Target: Stephen Hemsley (C.E.O. of United Healthcare)
Goal: To extend medical coverage for children with Asperger syndrome past the age of 9
There are children diagnosed with Asperger syndrome whose medical coverage stops at the age of 9. United Healthcare is one of the companies to end coverage after this age. However, Asperger syndrome does not magically disappear at a certain age. Please demand that United Healthcare continue medical coverage for children with Asperger syndrome.
Asperger syndrome is categorized as a high-functioning form of autism. There are many characteristics that exemplify the disorder, including social difficulties, cognitive problems, sensory sensitivities, language skills, and many other obstacles. These issues are addressed and treated by various methods, such as speech therapy and social skills training. All these programs and medications help people with Asperger syndrome acclimate to the real world.
These days, our fast-paced world is confusing as it is. Imagine a child with Asperger syndrome who is already at a disadvantage in trying to make sense of the chaos around him or her. Please give these children with Asperger syndrome a chance for a brighter, healthier, and happier future with medical coverage that will guide and assimilate them into our highly social world.
Dear Stephen Hemsley:
Every day children are diagnosed and treated for Asperger syndrome in the United States. Most of these children rely on their healthcare programs to financially support their progress and assimilation into the world. Your company, United Healthcare, however, stops its coverage for children with Asperger syndrome at the age of 9. This disorder does not magically disappear at any age.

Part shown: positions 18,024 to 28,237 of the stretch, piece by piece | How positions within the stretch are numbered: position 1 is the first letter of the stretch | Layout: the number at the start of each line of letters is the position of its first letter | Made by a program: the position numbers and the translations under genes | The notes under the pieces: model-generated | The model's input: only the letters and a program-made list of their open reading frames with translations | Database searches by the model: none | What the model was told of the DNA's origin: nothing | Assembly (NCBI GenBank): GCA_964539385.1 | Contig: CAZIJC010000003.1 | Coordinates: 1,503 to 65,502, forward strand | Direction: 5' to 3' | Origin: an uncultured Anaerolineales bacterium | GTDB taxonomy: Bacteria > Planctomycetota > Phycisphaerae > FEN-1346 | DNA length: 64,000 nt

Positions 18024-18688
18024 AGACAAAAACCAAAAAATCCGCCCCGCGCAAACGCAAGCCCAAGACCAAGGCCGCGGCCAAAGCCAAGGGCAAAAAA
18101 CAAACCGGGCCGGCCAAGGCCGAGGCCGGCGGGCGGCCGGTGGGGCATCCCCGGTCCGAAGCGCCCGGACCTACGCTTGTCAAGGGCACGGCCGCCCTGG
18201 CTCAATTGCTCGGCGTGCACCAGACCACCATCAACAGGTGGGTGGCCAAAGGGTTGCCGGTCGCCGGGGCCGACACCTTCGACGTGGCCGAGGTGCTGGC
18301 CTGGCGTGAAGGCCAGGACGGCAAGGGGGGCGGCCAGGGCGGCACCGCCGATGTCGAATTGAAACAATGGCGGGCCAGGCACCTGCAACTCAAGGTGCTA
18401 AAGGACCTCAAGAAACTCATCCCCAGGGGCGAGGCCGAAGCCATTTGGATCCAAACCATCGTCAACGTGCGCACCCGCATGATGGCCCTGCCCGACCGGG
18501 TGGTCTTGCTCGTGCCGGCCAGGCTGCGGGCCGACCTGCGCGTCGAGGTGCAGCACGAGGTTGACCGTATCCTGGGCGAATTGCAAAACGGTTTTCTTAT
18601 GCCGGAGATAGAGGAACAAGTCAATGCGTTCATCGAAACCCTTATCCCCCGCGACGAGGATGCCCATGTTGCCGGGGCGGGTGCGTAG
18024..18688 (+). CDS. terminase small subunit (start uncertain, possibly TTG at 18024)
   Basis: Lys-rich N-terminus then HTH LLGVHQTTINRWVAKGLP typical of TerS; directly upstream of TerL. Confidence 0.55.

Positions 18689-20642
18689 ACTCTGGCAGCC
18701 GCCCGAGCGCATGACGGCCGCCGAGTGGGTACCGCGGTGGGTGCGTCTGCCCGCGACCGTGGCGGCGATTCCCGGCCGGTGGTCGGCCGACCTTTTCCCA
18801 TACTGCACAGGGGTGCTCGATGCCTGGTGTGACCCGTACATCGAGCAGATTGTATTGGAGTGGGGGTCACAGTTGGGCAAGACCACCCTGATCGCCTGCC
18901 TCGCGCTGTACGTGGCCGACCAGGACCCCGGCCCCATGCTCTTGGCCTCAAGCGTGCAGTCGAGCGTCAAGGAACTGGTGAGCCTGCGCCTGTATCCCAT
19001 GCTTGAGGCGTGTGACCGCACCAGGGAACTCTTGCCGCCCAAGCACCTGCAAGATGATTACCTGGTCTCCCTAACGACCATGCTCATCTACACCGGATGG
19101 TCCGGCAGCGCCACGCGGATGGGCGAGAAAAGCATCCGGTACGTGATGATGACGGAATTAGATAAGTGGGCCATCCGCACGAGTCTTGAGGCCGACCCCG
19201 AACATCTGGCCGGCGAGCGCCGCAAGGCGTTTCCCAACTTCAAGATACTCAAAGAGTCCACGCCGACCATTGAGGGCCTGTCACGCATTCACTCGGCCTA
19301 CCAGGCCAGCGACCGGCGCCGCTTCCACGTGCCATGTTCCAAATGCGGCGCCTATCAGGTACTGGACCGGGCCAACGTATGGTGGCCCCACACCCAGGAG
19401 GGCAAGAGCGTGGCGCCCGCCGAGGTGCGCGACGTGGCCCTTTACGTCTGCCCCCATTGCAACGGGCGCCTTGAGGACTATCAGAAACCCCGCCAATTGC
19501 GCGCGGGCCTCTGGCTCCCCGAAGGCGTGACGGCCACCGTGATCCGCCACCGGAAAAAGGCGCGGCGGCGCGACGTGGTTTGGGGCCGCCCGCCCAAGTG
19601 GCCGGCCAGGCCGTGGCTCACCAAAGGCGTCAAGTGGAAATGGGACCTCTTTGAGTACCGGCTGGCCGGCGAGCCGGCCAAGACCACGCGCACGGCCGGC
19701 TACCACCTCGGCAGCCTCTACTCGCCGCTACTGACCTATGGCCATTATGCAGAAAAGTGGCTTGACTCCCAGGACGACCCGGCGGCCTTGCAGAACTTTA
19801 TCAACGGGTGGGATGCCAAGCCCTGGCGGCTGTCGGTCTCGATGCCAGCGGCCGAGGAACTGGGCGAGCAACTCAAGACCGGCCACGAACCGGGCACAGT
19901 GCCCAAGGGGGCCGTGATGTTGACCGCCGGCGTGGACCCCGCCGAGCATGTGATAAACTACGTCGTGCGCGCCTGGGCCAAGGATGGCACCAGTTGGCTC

Children with Asperger syndrome are highly misunderstood. Some of the brightest and most brilliant people have had Asperger syndrome. They have had a profound impact on our society through the arts, mathematics, and various other subjects. By stopping medical coverage at age 9, you are restricting these children’s potential and future.
One of the biggest characteristics of Asperger syndrome is a difficulty with social skills. However, through speech therapies and other programs, these children learn to overcome their difficulties and draw from their strengths and talents. Please allow these children with Asperger syndrome to have a brighter future and extend your medical coverage beyond age 9.
[Your Name Here]
Photocredit: epSos.de via Flickr